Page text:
Today’s post is by Elisabeth Bostwick, a passionate educator serving students daily in Horseheads, NY.
When colleagues have entered my room, at first glance they thought I wasn’t there. I recall the bewildered look of one administrator that I worked for as he scanned the room thinking I had left it unattended. Typically one of the student leaders in my room will notice and point them in my direction. You see, as a coach I’m beside my learners as I question, reflect and provide feedback.
While I view myself as a learning coach, my current title reads as “teacher.” I’m hard pressed to identify a “teacher” who fits the description below from the Merriam-Webster online Dictionary.
teacher noun: a person or thing that teaches something; especially : a person whose job is to teach students about certain subjects.
First Known Use: 14th century
Definition of TEACHER for Kids: a person who passes on information or skill
I interpret this definition of teacher as someone who can stand, speak, demonstrate, and ta-dah! Learners will absorb the knowledge. We all know this isn’t the case. It’s crazy that we are using a term from the 14th century simply because it’s the way it has always been. No longer are we a person who passes on information or a skill and we do not behold all knowledge. In the 21st century our focus has shifted to facilitating student learning while coaching students in diverse ways and to support them to reach their full potential by empowering students to take ownership in their education. Learners need to be equip with the ability to collaborate, think critically, create and communicate.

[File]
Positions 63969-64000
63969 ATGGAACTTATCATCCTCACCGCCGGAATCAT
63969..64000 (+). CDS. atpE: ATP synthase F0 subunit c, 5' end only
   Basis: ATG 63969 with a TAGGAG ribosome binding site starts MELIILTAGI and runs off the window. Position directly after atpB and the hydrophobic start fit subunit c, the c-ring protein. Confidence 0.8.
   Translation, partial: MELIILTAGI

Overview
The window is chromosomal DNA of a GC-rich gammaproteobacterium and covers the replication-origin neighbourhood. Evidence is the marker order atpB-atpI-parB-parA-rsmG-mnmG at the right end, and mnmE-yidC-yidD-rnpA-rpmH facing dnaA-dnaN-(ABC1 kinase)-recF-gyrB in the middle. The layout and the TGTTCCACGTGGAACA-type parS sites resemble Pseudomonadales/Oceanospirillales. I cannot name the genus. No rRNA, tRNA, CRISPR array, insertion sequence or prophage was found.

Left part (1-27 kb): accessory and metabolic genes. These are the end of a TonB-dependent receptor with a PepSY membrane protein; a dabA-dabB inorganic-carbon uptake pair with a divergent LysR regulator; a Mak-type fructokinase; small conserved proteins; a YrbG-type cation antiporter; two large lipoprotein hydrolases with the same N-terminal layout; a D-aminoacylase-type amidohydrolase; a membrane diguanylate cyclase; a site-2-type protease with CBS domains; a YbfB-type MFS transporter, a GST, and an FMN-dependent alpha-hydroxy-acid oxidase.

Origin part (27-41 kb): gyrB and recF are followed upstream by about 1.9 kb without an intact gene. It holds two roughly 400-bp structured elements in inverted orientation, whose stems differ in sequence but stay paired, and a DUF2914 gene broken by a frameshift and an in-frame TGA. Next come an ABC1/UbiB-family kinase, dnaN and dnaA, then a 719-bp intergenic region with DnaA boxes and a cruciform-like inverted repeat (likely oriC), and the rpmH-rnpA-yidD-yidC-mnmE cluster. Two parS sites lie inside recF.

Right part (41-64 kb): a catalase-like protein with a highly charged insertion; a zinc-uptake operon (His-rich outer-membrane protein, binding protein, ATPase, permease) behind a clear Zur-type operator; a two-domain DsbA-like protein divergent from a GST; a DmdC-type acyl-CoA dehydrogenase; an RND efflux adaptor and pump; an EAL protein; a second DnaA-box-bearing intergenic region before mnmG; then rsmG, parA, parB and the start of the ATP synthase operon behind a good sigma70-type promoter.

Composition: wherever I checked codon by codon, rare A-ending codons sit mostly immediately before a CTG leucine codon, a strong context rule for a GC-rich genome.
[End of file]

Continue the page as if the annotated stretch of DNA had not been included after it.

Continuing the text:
The art of teaching has transformed over the years and while we recognize it, we tend to hold onto familiar and traditional terms that are no longer fitting. In our schools, it’s critical that we facilitate learning as coaches who utilize formative assessment while providing a loop of feedback, assist learners in setting personal and team learning targets, contribute and are accessible to assist in reflection, and encourage learners to move beyond their comfort level of learning to support them to be future ready.
As we examine the graphic of the Teacher Continuum we can see the progression. Consider the term “coach.” When I hear the term coach I envision someone beside me who is encouraging and supporting my effort, analyzing and reflecting along with me on where I can improve, as well as noting what I’m doing well. This reminds me of Notre Dame’s head football coach, Brian Kelly’s coaching philosophy. As players make mistakes, he pulls them to the side to provide direct feedback without emotion so that the players remain confident in their abilities with a growth mindset to step back on the field to accomplish their goals. This is contrary to how many football coaches approach their player’s mistakes.